How many times have you heard the saying that swimming is the most complete physical exercise? That’s because swimming allows you to work all the muscle groups of your body, including your arms and legs, without putting too much stress on any specific part. It’s a unique form of exercise in many ways, more so because it’s the only physical activity we perform in the water.
There’s a mental component to swimming as well. The rhythmic movement of the water and the feeling of being weightless in the water can help you to relax and reduce stress. Swimming is also a great way to relax and unwind, which makes it ideal for anyone recovering from an accident or injury.
Let’s learn more about why swimming should be a part of your accident recovery regimen.
Swimming is a complete exercise
Which other exercise works your entire body? There are a few contenders:
- Running: It does work your entire body, but the impact on your knees and feet is high. As a result, it’s not suitable for anyone recovering from an injury on the lower part of their body.
- Jump rope: Same as running, but it puts even more pressure on your knees and joints.
- Cycling: Here again, the impact on your knees and back is too much for anyone with an injury.
Swimming is unique because it works the entire body without putting too much pressure on any single body part. That’s because of the posture and buoyancy of the water. Unlike running or cycling, you aren’t pushing your body forward with your legs in swimming. You have to use both your hands and legs. The pressure gets distributed and there’s no localized impact on a single part.
The primary reason behind swimming being ideal for recovery is its ability to provide a complete workout without impacting the joints. Water’s buoyancy plays a major role in minimizing the pressure on muscles.
Swimming can be intense or mild
You can swim however you want. Want a rigorous workout? Do 20 laps non-stop. Want to warm up and raise your heart rate? Take a few laps at a comfortable pace.
When recovering from an injury, it’s important to progress in increments. This is a great way to get started.
Doing too much in one day will make the injury worse, and doing too little won’t help with the recovery. Swimming allows you to customize your workouts depending on how much you can exert in one go.
If you are recovering from a major injury, you can spend a few weeks simply walking in a swimming pool. The gentle resistance of the water will slowly build your strength back. Once you feel better, start with a single lap. It might be difficult in the beginning, and you shouldn’t push yourself during the recovery phase. Take it easy and do whatever you can. If it means half a lap in a day, that’s good enough.
Resistance training and swimming
When we talk about resistance training, we immediately think about barbells and dumbbells. In reality, anything that gives resistance to your body is a resistance exercise. That’s why you would see many people switching to resistance bands from weights for safer workouts. Your muscles care about the resistance, not the source of the resistance.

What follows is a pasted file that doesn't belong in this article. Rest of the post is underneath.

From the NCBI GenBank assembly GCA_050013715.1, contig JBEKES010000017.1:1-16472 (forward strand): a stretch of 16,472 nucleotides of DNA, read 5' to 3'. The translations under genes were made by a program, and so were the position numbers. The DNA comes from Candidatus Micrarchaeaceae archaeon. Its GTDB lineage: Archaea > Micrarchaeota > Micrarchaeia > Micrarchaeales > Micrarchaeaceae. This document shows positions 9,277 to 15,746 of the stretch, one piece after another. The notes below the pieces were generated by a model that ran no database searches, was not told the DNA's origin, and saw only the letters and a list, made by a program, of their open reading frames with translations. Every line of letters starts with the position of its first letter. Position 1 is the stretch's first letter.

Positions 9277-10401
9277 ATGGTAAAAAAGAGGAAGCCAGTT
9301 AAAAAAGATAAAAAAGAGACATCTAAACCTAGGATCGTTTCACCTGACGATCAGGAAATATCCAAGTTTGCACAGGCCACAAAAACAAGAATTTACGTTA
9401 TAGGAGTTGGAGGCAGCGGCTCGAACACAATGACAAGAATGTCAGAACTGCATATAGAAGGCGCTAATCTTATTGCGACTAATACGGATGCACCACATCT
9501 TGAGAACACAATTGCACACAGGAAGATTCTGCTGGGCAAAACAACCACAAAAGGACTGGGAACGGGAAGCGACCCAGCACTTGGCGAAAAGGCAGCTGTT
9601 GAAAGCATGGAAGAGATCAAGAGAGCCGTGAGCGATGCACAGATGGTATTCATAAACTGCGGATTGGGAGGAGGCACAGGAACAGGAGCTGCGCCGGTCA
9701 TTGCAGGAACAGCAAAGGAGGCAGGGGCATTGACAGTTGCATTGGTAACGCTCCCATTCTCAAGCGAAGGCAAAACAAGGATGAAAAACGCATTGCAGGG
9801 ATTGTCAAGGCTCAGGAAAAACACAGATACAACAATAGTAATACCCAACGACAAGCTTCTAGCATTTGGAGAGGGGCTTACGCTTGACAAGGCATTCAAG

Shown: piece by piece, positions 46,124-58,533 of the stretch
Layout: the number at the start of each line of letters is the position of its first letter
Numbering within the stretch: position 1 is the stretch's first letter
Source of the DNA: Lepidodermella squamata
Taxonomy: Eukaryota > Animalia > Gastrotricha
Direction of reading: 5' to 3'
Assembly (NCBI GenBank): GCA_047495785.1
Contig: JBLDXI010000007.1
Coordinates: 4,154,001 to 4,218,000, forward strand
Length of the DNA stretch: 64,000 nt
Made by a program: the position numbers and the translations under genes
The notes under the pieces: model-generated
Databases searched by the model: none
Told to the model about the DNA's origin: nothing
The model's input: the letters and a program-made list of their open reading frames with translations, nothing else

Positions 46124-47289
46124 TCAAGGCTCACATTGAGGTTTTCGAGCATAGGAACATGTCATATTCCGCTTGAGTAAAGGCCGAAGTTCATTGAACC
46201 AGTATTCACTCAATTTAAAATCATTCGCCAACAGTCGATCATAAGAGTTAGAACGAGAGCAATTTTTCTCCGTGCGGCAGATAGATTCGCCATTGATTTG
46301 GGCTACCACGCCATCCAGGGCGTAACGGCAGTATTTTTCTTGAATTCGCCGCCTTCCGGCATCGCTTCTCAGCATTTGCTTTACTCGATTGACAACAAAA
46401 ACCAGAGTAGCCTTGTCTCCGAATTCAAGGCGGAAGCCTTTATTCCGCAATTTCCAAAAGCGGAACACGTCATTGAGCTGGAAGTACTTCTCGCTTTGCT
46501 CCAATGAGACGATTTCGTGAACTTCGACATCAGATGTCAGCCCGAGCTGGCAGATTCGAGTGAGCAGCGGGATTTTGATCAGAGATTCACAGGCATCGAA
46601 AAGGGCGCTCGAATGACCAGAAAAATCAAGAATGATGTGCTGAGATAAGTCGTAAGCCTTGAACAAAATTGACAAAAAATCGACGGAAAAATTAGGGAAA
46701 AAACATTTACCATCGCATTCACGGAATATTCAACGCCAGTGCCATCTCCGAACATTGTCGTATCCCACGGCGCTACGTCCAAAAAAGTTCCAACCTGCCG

Resistance workouts are the only way to build muscles and strength. In an accident recovery regimen, your primary goal is to regain the strength to perform basic tasks. Swimming is perfect for this. Unlike weights, there’s no risk of overloading in swimming. The resistance level is constant and safe.
Start building your strength by swimming. Here’s a sample swimming workout routine to recover from injuries:
Walk the horizontal length of the pool once. Take it slow and go only as far as your body permits. Increase the distance throughout the week until you feel comfortable walking multiple laps.
Swim the vertical length of the pool once. Aim for a single lap. If your body doesn’t permit it, stop at 25% or 50% of the lap. Your aim for this week is to complete at least one lap of the pool. If you can’t get there in week 2, continue it to week 3, week 4, and so on.
Do bodyweight exercises like squats and lunges in the pool. The buoyancy of the pool will make the movements easier. However, be careful about not injuring yourself. Don’t do any movement that impacts your injured parts. If you can’t perform any bodyweight exercise, simply stretch in the water.
Following this, continue your swimming laps. Aim for one lap, and once you can do one lap, aim for two – and so on.
People with moderate to mild injuries will start recovering from week 4. This week, aim to swim till exhaustion (only if your body permits). Now your aim is to regain your strength and swim as much as you could before the accident/injury.
However, not everyone will recover in four weeks. Take as many weeks as necessary. Continue with simple movements until you feel comfortable swimming.
Note: Work with a physiotherapist or recovery specialist if your injury is serious. Unsupervised and unplanned swimming sessions can do more harm than good. Despite being a safe exercise, swimming can lead to further injuries.
Conclusion: Swim your way to recovery
Swimming is the perfect exercise for anyone in a recovery regimen. However, you should still ideally work under a trainer and recover systematically. When done correctly and under supervision, swimming can help you regain strength, flexibility, and endurance.
Different swimming strokes have different benefits. Some strokes may be better for you depending on the nature of your injury. For these reasons, you should swim under the supervision of a trainer for quicker recovery. A structured plan will help you recover safely and quickly.
Keep in mind that you should never push your body while it’s recovering. Enjoy the experience of swimming in your fibreglass pool, installed by a perth pool builder. Most of all, have fun!
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